Marines react to threat in Pakistan; vigilance, good attitudes prevail over threats, boredom;

19 Dec 2001 | Sgt. Andrew D. Pomykal

"We've got boxes, cans, pallets and lots of dirt," joked Staff Sgt. Eric A. Engerson. "We polish our boots so that the sand sticks to them."

The Ovid, N.Y., Marine is an Amphibious Assault Vehicle section leader and one of many 2d AAV Battalion and 2d Tank Battalion leathernecks who are providing security for the ship-to-shore re-supply point here.

The logistics base, nestled between two craggy, low mountain ridges, was established to support the inland operations of the 26th Marine Expeditionary Unit that is currently deployed to southern Afghanistan in support of Operation Enduring Freedom.

It is set up on a Pakistani Marine training base with a short runway, several large concrete aircraft hangers, a barracks and other outlying buildings.

More than 350 host-nation Marines man the perimeter of the expeditionary airfield and hilltop observation posts while the U.S. Marine guard force is set to deploy to several predetermined defensive positions on the airfield during a perceived threat or hostile action. Each section is responsible for the accountability of its personnel and the defense of their hangers.

Recently, unknown intruders startled the combined U.S. and Pakistani Marine guard force into action.

"Initially, we didn't know who they were," said Gunnery Sgt. Gary M. George of Charleston, W. Va.

Sentries reported that at least four sport-utility vehicles were approaching the airfield from the southeast and traveling at high speed.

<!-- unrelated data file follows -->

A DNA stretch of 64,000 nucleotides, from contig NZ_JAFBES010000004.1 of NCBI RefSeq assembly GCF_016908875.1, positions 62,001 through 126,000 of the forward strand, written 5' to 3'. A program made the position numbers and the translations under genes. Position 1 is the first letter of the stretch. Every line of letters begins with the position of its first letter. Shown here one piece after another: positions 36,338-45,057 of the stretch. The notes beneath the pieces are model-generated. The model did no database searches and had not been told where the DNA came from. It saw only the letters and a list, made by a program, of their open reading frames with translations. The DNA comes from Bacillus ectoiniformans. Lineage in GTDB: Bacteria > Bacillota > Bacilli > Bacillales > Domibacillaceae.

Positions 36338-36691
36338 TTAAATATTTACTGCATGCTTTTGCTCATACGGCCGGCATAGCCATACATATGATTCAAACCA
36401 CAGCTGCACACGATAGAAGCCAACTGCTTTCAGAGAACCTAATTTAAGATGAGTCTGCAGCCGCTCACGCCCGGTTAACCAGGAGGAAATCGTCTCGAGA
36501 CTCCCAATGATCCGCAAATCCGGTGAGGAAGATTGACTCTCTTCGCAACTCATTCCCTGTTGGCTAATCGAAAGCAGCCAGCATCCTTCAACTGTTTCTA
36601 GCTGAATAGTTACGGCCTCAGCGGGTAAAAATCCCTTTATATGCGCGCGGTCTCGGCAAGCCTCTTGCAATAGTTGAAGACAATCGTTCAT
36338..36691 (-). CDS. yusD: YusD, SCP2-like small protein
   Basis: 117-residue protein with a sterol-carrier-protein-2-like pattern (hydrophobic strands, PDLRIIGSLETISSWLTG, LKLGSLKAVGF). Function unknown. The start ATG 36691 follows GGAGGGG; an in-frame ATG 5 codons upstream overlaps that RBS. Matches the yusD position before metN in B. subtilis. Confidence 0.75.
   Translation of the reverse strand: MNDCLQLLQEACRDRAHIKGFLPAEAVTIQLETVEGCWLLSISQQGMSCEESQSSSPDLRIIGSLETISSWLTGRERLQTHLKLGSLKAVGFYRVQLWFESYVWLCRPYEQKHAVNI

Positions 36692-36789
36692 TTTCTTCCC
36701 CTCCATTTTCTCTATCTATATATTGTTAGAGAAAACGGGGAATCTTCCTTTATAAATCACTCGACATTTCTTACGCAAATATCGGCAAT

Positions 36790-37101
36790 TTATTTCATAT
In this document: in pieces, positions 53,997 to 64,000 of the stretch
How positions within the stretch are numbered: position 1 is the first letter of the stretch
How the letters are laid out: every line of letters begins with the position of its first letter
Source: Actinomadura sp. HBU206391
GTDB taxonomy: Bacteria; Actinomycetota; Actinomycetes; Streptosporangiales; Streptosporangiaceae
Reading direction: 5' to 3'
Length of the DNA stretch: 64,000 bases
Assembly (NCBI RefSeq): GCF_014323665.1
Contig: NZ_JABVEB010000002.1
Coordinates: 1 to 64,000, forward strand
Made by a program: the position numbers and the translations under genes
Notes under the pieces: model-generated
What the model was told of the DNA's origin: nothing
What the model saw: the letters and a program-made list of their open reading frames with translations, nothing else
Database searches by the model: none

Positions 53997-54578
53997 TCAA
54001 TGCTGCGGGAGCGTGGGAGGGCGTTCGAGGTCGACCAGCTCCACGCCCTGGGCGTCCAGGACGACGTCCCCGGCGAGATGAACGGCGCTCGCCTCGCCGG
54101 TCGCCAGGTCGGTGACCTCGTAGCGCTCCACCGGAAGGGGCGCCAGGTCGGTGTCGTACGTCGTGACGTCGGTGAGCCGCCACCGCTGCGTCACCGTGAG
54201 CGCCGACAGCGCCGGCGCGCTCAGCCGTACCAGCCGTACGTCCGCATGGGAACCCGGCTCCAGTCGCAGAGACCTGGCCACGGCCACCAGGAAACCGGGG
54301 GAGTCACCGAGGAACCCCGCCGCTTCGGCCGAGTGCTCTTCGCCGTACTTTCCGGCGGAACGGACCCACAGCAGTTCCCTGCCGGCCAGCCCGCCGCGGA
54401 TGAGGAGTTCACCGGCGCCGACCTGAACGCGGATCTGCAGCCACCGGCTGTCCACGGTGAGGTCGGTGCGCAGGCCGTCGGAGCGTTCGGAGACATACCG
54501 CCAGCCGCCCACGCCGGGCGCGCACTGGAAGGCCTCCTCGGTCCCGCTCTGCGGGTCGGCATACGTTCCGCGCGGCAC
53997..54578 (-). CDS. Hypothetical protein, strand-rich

"We were kinda nervous," said Lance Cpl. Robert W. Mattingly of Las Vegas.
"Tension was high for awhile," said 2d Tank Bn's Gunnery Sgt. Roy L. Meek of Greenbrier, Ark. "We didn't know if they were Taliban."

Meek explained that the Pakistani Marines had received information that there were smugglers in the area.

"They communicate by flashlight," he said.

Pakistani Marines launched flares to ward off the suspected smugglers and the watch standers returned to their posts without incident, according to Meek.

The Camp Lejeune warriors here are steadfast in their duties despite the heat, rocky terrain and unrelenting dust.

"These guys will lose four to five pounds while they're on post," said George.
The sentries wear protective body armor that weighs more than 40 pounds and is capable of stopping small arms rounds up to 7.62mm.

With minimal comforts and no running water, they have made themselves at home. They laid their sleeping bags and mats on the concrete hanger floor and burrow in them at night to ward off the cold night temperatures of the desert. They have resorted to canteen showers and washing their uniforms in cardboard boxes with plastic bag liners.

The Marines here recently received a bit of respite from a Virginia group of Marine-Moms-On-Line.

"Those care packages came right on time," said Sgt. Jonathan L. Rodriquez, a tank gunner.

The boxes contained letters from school children, games, Christmas cards, lip balm and nutrition bars, according to the Marietta, Ga., Marine.

"When we got here we had nothing [to occupy free time]. Boredom was getting bad," said Meeks. "We don't know how long we'll be here, but we're going to be alright."